The main aim of using structured data is to better communicate your website to search engines. This is because if Google is able to comprehend entities and content, it will provide searchers with the best possible results.
The added advantage is that your site is eligible for rich results – like rich cards, rich snippets, information graphics, and more – that have been shown to improve click-through rates. The very rational deduction considering that they all render your website and pages occupy a greater amount of space on the search screen so that they are by default more likely to click on your results than on another one.
Does Schema support the Rank?
This is a burning topic. Does the use of the Schema markup actually help you rank?
To date, there are no studies to indicate that the use of standardized data actually helps to rank your site. While not helping your site rank, as described above, there have been studies that have shown that rich results increase organic click-through rates (CTRs), which means that you are likely to see an increase in search traffic, which is still the desired end result.
What are Organized Data Benefits?
Winning rich snippets is advantageous as it helps improve your website’s overall popularity when searching (occupying additional real estate on the search engine results pages) and – as in the case of FAQ Schema – provides users with an additional form of interaction.
By design – a page that is eligible for rich FAQ results will be given additional space below the standard search snippet in the form of FAQ tabs added using the in-page markup. As you would imagine, additional space in Google search results appears to equal more clicks on your blog, resulting in a higher click-through rate.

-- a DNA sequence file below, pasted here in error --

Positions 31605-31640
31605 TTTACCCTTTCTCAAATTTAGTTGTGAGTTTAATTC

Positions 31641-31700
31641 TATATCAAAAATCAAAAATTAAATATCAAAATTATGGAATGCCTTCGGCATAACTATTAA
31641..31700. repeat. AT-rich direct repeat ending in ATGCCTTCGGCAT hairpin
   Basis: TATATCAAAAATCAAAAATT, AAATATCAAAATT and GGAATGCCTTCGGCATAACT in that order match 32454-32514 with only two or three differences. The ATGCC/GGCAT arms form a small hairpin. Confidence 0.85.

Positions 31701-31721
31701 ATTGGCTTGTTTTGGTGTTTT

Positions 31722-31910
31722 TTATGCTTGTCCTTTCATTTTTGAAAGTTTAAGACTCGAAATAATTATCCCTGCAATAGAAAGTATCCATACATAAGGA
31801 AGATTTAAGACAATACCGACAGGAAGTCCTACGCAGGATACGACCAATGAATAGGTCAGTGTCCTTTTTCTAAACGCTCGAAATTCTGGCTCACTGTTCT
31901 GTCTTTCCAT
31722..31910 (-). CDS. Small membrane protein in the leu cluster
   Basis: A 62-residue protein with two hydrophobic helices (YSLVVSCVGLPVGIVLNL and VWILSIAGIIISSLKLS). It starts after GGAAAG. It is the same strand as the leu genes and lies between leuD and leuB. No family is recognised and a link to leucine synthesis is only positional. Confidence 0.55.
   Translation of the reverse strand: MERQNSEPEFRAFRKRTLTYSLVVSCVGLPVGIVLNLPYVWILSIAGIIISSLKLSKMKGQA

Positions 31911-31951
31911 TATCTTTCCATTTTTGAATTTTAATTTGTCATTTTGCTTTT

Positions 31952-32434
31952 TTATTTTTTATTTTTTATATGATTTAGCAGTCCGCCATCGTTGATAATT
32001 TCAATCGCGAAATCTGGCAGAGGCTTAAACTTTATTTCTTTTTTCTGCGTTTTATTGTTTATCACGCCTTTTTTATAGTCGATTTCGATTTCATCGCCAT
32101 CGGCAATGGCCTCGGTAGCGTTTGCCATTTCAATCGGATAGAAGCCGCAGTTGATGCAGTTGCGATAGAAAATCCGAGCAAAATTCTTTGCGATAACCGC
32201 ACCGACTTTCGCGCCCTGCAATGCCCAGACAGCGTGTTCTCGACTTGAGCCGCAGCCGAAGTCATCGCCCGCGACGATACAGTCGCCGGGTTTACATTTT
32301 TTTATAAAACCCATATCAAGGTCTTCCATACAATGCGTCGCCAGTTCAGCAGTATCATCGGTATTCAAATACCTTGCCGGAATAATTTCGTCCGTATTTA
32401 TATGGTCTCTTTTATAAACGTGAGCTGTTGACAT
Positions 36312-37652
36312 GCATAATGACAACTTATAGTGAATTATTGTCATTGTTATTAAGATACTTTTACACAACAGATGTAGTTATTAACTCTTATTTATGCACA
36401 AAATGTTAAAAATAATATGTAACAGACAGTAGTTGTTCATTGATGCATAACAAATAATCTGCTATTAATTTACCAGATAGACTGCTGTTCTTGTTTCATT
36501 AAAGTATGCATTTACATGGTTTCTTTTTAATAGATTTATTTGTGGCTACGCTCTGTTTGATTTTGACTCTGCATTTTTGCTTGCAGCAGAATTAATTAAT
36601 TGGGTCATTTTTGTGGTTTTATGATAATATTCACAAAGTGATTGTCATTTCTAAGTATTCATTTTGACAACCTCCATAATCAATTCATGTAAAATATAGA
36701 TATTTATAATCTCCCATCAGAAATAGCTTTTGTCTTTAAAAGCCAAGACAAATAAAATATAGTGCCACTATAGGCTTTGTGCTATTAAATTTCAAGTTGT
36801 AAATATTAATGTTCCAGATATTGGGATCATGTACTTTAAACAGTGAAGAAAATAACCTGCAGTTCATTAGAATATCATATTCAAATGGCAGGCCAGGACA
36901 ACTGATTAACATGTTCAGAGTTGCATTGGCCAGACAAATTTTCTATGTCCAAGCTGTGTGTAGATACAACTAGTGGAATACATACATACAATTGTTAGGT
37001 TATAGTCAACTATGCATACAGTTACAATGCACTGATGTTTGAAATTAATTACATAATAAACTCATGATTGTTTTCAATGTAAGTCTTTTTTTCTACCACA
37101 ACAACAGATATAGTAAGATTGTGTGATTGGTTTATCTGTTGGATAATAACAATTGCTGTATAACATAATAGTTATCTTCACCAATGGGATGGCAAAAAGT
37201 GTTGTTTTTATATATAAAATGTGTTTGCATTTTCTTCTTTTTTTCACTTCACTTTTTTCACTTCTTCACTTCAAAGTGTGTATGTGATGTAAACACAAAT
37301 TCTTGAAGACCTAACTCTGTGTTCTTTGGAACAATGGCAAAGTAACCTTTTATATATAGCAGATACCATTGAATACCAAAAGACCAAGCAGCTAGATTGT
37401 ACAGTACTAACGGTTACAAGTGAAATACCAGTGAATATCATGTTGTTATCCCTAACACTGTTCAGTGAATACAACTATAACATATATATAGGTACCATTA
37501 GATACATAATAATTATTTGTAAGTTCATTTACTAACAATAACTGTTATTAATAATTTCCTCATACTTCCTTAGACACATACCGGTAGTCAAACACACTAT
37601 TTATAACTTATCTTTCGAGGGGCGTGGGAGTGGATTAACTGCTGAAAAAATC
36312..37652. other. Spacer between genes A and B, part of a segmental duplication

Beyond this, the use of structured data will also make your site eligible for a Google Assistant action that can help your site become a source of information when people use voice search to ask questions…
Start Taking Benefit from Schema
Let us hope that any concerns you may have had when you heard the word “Schema” or “Structured Data” had been put to rest.
Schema is much easier to implement than it appears to be, and it’s the best technique you need to integrate into your web pages.
The job can seem tiresome. But with time and effort, you’re able to reap the fruits of your labor.
I hope that this guide will answer any questions or concerns you have had whenever you heard the words “Schema Markup” or “Structured Data” tossed around you.
Thanks to strong content management systems like WordPress (and plugins like Rank Math), implementing Schema on your web pages is much less time-consuming than it used to be.
The best way to use this right away is to spend some time browsing your existing content to see if there are areas where you could potentially add Schema to make it easier for search engines to understand your content and potentially make your site eligible for rich search results.
If you have any concerns about structured data or Schema markups that were not included in this article, please feel free to leave a comment below.